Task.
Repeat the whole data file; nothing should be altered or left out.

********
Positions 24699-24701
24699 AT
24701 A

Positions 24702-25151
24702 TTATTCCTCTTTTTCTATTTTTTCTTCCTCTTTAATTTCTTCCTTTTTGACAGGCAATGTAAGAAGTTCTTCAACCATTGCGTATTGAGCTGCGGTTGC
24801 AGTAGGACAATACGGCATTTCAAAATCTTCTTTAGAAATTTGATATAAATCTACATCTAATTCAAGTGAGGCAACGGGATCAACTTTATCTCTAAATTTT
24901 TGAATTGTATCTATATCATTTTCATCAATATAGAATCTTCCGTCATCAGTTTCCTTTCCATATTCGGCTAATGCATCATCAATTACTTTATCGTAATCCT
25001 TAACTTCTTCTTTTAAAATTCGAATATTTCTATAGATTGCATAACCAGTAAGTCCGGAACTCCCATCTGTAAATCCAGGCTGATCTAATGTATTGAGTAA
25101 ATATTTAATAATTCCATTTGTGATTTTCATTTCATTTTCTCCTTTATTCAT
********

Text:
Positions 24699-24701
24699 AT
24701 A

Positions 24702-25151
24702 TTATTCCTCTTTTTCTATTTTTTCTTCCTCTTTAATTTCTTCCTTTTTGACAGGCAATGTAAGAAGTTCTTCAACCATTGCGTATTGAGCTGCGGTTGC
24801 AGTAGGACAATACGGCATTTCAAAATCTTCTTTAGAAATTTGATATAAATCTACATCTAATTCAAGTGAGGCAACGGGATCAACTTTATCTCTAAATTTT
24901 TGAATTGTATCTATATCATTTTCATCAATATAGAATCTTCCGTCATCAGTTTCCTTTCCATATTCGGCTAATGCATCATCAATTACTTTATCGTAATCCT
25001 TAACTTCTTCTTTTAAAATTCGAATATTTCTATAGATTGCATAACCAGTAAGTCCGGAACTCCCATCTGTAAATCCAGGCTGATCTAATGTATTGAGTAA
25101 ATATTTAATAATTCCATTTGTGATTTTCATTTCATTTTCTCCTTTATTCAT